Urgent attention must be paid to the care home sector if the workforce is to withstand the additional demands of the pandemic, the world’s oldest nursing charity has said.
The Queens Nursing Institute (QNI) issued the warning after its new report revealed that COVID-19 crisis has been a “very negative experience” for care home nurses and managers, with many reporting that their physical and mental wellbeing has suffered.
The QNI reported that the effects of having to accept patients from hospitals with unknown COVID-19 status, being told about plans not to resuscitate residents without consulting families and a lack of guidance on issues like PPE have taken their toll on the workforce.
The study was conducted on 163 care home nurses and managers across the country between March and May.
It found that 34 (21%) received residents from hospitals who had tested positive for COVID-19 and 70 (43%) received residents with an unknown COVID-19 status at the height of the crisis.
Nearly a third of respondents reported that it was “somewhat difficult” or “very difficult” to access GPs (32%) and district nursing services (33%) when residents needed treatment.
Meanwhile, 16 respondents (10%) reported “negative changes”, such as “blanket Do Not Attempt Cardio-pulmonary Resuscitation (DNACPR) decisions”, or decisions taken by GPs, hospital staff and CCGs about DNR orders without discussion with residents, families or care home staff.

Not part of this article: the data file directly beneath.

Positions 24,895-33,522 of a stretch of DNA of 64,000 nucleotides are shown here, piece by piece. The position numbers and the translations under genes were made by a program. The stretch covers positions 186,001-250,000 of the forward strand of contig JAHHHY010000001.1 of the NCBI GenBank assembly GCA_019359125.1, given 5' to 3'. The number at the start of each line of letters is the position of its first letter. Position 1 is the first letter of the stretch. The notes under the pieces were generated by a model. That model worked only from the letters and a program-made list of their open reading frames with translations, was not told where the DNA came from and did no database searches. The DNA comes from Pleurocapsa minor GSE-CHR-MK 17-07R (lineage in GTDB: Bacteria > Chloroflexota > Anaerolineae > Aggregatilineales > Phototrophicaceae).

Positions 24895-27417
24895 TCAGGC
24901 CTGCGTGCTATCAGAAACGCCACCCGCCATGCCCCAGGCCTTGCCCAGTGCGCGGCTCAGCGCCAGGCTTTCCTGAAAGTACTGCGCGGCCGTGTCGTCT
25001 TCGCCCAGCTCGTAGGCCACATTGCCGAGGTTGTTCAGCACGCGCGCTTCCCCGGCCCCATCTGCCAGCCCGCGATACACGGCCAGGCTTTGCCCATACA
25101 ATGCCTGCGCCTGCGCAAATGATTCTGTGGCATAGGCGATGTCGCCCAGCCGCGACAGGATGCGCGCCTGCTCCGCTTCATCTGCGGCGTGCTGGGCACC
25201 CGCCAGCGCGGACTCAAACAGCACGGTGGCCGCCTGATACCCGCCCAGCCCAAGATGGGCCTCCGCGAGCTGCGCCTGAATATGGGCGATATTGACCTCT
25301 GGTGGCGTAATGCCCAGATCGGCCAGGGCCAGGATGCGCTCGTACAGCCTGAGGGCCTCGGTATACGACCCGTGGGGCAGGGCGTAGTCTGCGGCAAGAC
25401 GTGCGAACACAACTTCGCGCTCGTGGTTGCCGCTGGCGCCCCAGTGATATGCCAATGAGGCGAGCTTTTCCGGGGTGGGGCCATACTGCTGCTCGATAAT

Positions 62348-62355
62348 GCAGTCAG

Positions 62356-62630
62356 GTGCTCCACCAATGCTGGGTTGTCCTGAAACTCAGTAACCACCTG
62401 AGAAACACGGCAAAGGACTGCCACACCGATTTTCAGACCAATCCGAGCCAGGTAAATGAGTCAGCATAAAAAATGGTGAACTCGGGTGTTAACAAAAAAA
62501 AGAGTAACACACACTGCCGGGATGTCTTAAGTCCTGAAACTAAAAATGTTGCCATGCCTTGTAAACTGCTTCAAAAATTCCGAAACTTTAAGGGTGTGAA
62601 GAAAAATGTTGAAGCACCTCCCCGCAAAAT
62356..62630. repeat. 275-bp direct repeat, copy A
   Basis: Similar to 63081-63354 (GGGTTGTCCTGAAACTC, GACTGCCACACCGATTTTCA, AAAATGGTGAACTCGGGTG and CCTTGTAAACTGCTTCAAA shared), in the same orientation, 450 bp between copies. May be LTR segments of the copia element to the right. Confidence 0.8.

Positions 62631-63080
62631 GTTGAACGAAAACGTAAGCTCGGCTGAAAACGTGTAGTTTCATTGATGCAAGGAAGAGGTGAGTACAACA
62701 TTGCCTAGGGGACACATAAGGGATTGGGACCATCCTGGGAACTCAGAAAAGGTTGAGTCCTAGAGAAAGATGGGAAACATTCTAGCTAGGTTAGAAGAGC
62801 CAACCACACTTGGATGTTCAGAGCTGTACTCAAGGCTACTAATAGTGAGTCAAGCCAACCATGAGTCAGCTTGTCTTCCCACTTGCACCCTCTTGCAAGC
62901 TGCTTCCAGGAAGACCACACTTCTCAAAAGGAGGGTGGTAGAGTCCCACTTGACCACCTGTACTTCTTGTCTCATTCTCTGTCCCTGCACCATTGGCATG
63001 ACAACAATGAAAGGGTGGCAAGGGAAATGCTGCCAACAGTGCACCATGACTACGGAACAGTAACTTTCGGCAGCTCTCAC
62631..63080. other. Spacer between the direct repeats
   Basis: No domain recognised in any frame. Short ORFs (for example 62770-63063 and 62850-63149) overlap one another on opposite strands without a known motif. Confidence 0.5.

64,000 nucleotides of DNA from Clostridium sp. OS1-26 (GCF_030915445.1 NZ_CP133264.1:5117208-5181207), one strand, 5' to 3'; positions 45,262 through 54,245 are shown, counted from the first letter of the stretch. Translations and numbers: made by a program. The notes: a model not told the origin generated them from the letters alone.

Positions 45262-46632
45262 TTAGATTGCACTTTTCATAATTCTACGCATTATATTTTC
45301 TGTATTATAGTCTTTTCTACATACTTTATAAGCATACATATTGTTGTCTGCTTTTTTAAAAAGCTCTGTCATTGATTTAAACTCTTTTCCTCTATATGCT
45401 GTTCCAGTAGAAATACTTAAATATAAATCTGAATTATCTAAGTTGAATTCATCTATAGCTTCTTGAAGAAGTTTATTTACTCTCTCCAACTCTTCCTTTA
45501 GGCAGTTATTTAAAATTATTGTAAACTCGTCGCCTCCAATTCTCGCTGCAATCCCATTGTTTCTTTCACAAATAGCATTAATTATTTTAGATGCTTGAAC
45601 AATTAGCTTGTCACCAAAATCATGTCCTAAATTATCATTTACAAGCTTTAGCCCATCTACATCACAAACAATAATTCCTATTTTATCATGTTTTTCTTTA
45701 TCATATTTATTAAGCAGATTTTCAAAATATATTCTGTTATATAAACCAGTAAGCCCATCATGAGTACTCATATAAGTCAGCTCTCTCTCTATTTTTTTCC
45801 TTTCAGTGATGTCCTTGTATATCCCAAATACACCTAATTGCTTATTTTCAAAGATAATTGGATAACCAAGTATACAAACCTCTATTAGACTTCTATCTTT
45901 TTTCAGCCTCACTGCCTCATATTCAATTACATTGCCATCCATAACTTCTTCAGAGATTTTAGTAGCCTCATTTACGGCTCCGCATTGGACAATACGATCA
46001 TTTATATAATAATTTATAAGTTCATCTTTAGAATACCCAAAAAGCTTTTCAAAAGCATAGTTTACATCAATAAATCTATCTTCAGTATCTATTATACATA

And the majority (80%) of registered nurses and care home managers reported “very negative experiences” during the peak of the crisis; such as not being valued; poor terms and conditions; feeling unsupported and blamed for deaths; and a lack of clear guidance.
As a result, 56% of respondents said they felt “worse” or “much worse” in terms of their physical and mental wellbeing, while 36% reported no change.
Dr Crystal Oldman CBE, Chief Executive of QNI, commented: “Overall, as would be expected, the picture presented is of an extremely stressful and anxious period for professionals working to care for and protect their residents. The positives represent a silver lining to this cloud and there are numerous testaments to the skill, dedication, professionalism and teamwork that Care Home Nurses have displayed in 2020. In addition, this brief insight into the experiences of the nurses provides an opportunity to consider and plan for the support systems that may be needed in the anticipated second wave of Covid-19.
“More needs to be done to understand the effect of Covid-19 on the workforce and residents in care homes. Urgent attention must be paid to the sector if the workforce is to withstand the additional demands of the pandemic, particularly in planning, guidance and employment practices.”